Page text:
I guess even Bristol’s Conservative party must be wishing that Cllr. Eddy, who kept a gollywog on his filing cabinet **and saw nothing wrong with it!**, would have the honesty to resign to follow his *true* heart’s desire, show his true colours and join his soulmates… in the BNP!

JenniferRuth // Posted 1 September 2009 at 5:28 pm

ToriM – I agree with your post but using the word “lame” as a synonym for rubbish/crap/naff/etc. is ableist – just like using gay is homophobic.

(This is a word that I am still trying to weed out of my vocabulary – I know better, but it still slips out sometimes. I think it is worth trying to purge words like this and it doesn’t take much effort)

RadFemHedonist // Posted 1 September 2009 at 5:51 pm

I second that lame is an ablist insult.

Laura // Posted 1 September 2009 at 5:57 pm

My apologies, as moderator I should have picked that up, thanks for pointing it out.

I’m sure you didn’t intend any offence, ToriM, but I agree with JenniferRuth that we should all work at eliminating this kind of language from our vocabulary. My pet peeve at the moment is people using ‘retard’ as an insult.

ToniM // Posted 1 September 2009 at 6:10 pm

I apologise, you’re absolutely right and it goes to show how each one of us has tunnel vision about our own oppression… what is also worthy of remark here is that I am gradually becoming more and more disabled by osteoarthritis but, while I have lived with homophobia all my life Since I came out at 14, I cannot yet identify the self-oppression of using words like ‘lame’. I am Italian by birth, so my English language is learnt from my surroundings, my partner’s mother (76) who has a congenital hip deformity, describes herself as ‘cripple’ or ‘lame’ and me as ‘crippled with arthritis’ and means no harm by it.

I am therefore doubly grateful for the correction, believe me it was not meant as an insult and I shall be more vigilant in future.

Cassian // Posted 2 September 2009 at 10:42 am

I respectfully disagree with the emphasis a few of you are putting on words, rather than the feeling behind them. To me actual political correctness (as opposed to the Daily Mail brand, I completely agree with Karen’s point there), and why it is distasteful, is a focus not on hatred but on language. Personally I find this superficial. Specifically the word ‘gay’ to mean rubbish is inaccurate (according to my teenage sources). The word is in fact ‘ghey’, and yes you are supposed to pronounce the ‘h’. My sister and her friends were all very clear about the distinction, although as half of them at least are bi I doubt their social group is likely to be a hotbed of homophobia.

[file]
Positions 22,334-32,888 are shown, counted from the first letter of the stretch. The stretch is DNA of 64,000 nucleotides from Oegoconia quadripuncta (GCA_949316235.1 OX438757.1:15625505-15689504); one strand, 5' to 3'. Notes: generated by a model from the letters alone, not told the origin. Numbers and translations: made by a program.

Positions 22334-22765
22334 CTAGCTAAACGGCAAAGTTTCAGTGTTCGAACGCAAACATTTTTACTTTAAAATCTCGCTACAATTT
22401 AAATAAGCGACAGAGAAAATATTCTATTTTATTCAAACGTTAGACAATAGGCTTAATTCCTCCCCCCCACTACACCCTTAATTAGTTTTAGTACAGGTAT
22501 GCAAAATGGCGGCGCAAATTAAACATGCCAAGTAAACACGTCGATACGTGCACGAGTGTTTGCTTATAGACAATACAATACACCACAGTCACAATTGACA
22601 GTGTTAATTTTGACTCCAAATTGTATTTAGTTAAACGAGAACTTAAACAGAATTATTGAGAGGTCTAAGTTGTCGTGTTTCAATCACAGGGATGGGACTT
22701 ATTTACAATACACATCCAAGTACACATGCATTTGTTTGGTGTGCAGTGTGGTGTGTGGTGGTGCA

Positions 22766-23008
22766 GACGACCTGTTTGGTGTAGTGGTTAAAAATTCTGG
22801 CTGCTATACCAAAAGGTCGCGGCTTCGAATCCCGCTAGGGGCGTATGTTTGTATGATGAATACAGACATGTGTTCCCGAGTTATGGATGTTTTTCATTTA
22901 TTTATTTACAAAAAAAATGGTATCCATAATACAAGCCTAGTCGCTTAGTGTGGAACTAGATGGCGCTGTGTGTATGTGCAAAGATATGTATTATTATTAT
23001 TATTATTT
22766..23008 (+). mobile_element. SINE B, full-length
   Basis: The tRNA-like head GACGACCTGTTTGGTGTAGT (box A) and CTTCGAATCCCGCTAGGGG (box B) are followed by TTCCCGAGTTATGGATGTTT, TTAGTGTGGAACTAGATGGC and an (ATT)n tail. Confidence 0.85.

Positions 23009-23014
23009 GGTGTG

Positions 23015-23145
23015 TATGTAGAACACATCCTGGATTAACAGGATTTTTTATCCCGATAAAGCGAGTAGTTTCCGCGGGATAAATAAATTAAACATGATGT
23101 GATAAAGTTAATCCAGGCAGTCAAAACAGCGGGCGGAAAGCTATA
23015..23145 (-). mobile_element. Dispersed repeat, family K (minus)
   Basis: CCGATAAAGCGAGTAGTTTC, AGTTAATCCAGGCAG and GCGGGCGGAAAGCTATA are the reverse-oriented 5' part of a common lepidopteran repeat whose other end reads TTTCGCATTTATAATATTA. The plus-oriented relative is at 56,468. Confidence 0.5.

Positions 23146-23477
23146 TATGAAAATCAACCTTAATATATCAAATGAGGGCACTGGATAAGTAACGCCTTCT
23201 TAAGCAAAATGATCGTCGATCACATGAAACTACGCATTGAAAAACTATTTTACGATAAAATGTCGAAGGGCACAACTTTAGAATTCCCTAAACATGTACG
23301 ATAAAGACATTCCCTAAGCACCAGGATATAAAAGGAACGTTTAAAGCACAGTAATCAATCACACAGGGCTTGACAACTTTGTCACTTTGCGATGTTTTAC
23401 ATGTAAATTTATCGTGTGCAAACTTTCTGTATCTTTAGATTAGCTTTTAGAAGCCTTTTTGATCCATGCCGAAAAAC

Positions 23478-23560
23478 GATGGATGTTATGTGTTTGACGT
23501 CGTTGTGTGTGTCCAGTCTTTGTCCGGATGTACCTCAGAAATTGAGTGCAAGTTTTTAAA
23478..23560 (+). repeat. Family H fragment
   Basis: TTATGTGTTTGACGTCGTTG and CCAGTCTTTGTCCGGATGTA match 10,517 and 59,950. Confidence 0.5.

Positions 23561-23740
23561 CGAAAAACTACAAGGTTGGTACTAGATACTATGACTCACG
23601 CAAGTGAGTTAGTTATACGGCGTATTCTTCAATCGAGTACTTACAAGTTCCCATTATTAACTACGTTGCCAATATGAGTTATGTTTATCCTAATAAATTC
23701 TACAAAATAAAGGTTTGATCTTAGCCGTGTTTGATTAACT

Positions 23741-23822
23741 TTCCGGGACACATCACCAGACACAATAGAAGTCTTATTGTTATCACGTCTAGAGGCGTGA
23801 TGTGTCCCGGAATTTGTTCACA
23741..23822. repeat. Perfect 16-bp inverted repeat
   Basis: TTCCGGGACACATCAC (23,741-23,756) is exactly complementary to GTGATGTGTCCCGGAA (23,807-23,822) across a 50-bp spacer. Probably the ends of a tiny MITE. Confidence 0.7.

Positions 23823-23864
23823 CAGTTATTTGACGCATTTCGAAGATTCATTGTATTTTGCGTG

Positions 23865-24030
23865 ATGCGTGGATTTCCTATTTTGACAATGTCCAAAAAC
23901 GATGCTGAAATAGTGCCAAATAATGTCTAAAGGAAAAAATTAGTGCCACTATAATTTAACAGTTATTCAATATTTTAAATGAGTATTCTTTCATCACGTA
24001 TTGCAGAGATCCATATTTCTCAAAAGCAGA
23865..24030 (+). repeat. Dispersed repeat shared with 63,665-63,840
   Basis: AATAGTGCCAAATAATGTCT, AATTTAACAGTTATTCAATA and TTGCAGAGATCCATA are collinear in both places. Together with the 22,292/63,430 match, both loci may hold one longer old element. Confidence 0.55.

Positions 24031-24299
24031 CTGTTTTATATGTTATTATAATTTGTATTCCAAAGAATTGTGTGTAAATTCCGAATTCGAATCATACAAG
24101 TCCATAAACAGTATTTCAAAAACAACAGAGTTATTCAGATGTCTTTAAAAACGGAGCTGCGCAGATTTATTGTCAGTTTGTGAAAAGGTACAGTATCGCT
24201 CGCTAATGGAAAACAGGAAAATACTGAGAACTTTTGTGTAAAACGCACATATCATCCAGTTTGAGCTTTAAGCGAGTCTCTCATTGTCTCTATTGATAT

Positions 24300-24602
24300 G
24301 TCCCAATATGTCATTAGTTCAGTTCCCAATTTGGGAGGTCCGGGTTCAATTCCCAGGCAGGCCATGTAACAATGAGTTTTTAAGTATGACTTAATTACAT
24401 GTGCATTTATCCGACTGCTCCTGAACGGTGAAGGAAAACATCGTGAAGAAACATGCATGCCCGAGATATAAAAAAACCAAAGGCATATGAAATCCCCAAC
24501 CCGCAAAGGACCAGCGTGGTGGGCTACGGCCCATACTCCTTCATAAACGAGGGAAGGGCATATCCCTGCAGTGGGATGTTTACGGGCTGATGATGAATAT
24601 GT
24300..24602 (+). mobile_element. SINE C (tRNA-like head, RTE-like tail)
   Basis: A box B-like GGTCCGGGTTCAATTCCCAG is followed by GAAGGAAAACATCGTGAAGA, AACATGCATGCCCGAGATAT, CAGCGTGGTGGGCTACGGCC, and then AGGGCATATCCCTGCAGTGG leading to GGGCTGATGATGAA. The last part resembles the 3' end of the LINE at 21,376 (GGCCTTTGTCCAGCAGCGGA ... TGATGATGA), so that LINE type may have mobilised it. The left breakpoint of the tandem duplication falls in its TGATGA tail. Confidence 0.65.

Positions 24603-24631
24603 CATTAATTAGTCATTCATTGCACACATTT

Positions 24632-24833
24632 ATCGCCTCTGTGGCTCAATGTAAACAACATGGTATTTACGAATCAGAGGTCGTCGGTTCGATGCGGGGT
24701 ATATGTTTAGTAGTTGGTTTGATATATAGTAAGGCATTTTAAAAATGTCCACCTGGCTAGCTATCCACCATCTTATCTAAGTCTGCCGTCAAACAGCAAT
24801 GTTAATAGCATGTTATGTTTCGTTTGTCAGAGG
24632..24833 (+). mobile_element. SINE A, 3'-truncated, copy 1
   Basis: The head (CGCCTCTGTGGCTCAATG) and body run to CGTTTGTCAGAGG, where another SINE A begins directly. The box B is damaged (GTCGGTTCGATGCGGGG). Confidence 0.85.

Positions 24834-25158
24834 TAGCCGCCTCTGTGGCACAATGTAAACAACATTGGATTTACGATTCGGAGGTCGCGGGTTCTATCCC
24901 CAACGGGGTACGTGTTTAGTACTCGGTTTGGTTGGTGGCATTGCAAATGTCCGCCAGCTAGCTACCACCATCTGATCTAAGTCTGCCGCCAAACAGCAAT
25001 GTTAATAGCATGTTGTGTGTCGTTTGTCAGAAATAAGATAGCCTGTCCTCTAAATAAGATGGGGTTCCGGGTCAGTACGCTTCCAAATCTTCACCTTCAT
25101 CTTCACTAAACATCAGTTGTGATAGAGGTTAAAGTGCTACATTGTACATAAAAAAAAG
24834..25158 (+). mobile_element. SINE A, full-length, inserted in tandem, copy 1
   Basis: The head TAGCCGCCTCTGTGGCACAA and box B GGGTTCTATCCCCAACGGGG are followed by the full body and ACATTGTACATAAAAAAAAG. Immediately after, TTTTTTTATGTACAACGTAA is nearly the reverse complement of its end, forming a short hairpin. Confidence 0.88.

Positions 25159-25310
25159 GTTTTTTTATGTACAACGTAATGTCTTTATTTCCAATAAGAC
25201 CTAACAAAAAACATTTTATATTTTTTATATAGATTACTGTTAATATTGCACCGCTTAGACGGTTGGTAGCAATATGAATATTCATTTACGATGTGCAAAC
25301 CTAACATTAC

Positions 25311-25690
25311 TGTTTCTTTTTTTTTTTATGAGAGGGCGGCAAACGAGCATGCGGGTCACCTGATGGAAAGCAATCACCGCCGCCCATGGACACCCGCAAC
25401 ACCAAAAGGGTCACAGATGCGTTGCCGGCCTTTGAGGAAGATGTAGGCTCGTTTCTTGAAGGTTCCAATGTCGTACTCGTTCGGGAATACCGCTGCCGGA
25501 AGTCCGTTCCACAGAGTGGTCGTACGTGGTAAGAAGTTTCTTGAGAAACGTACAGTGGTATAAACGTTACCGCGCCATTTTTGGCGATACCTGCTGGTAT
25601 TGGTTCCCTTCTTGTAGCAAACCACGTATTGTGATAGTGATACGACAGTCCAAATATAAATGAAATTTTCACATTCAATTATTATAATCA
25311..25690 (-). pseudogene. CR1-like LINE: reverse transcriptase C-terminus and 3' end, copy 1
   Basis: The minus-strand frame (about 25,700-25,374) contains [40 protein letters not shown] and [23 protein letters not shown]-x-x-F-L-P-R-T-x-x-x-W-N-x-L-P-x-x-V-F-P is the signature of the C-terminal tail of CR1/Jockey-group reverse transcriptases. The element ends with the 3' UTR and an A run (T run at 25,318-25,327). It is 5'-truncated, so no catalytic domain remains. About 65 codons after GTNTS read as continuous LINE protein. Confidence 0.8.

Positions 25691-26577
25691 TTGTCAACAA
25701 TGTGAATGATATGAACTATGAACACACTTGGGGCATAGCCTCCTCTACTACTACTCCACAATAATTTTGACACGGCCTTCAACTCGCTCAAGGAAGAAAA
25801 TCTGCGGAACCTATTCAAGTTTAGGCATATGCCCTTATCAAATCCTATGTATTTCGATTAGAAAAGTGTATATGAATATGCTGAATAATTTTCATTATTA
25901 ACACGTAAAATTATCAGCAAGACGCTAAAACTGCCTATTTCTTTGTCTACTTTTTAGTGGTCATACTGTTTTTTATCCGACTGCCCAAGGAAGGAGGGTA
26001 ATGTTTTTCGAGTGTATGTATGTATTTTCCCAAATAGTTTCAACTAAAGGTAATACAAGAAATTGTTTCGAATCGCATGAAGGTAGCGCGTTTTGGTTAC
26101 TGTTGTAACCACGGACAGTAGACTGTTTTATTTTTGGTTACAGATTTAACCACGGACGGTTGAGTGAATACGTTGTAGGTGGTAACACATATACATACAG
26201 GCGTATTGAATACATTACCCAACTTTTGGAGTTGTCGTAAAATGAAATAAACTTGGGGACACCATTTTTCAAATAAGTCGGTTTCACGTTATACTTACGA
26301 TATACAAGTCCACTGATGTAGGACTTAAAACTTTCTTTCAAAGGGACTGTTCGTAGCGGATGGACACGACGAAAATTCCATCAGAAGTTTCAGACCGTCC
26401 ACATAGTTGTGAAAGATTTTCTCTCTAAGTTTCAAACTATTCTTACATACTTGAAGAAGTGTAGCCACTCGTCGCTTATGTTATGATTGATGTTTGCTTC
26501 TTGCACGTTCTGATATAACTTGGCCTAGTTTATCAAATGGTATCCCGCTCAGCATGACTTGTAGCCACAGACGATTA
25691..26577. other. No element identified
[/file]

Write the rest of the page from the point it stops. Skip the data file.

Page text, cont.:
I brought this discussion up with my lesbian house mate, who has suffered homophobic abuse in Bristol. Her response was that although homophobia is horrible, she would prefer people to call her a dirty dyke to her face than tip-toe around her because they were not sure what words were PC. There is the potential for to heavy a focus on words, to create barriers between people who have no hatred towards each other, only ignorance.

Laura // Posted 2 September 2009 at 10:51 am

Cassian,

It might be ‘ghey’ to your teenage sources, but I’ve heard plenty of people – not just teenagers – using ‘gay’ to mean rubbish or pathetic. Perhaps ‘ghey’ just comes from ‘gay’ (I know ‘gay’ was used when I was at school ten years ago) and the teenagers you spoke to are unaware of its etymology. But that aside, while some gay people may not have a problem with the use of ‘gay’ as an insult or synonym for rubbish, this use does reflect and perhaps reinforce homophobic attitudes; if society as a whole didn’t look down on gay people, why would ‘gay’ be used as a synonym for rubbish, crap, pathetic etc? Similarly, if disabled people were treated as full members of society rather than being looked down on as lacking, something to be pitied, would ‘lame’ or ‘retard’ be used as insults? Personally I think it’s important to cut this kind of language out of our vocabularies as part of the overall attempt to tackle homophobia, disablism etc. EACH certainly seem to think the negative use of the word ‘gay’ has a negative impact on children and young people, and I’m happy to go with the experts here.

ToniM // Posted 2 September 2009 at 11:35 am

Cassian, this feels like we are going backwards and revisiting the battles of yesteryear… are we ?

A) Language *does* matter, without a language to communicate spite, hate and characterise *others* as inferior, it is impossible to persuade people that it’s ok to victimise them. It is through language that the Nazis portrayed Jews as inferior and sub-human, it is through language that Apartheid branded non-whites in the same way, and it is through language that Climate Change Deniers are characterising the whole Green movement as “tre-hugging hippie alarmist”, at best, and “Damned Dem-‘O-Krayts” at worst.

B) Do you *really* believe teenagers are “unaware of the word’s etymology”?

With all due respect for you… aren’t you being a little naive? And, with all due respect for your “teenage contacts”, do you not think they may be a teeny, weeny bit disingenuous?

I mean, it rather seems like asking a paid-up BNP member what he means by “gollywog” and getting the reply “oh, nothing, it’s just a bit of fun and, anyway, we spell it “gowllywowg”. Do you believe *any* black person would be likely to accept that as ok? No? Then why should we? Why should disabled people?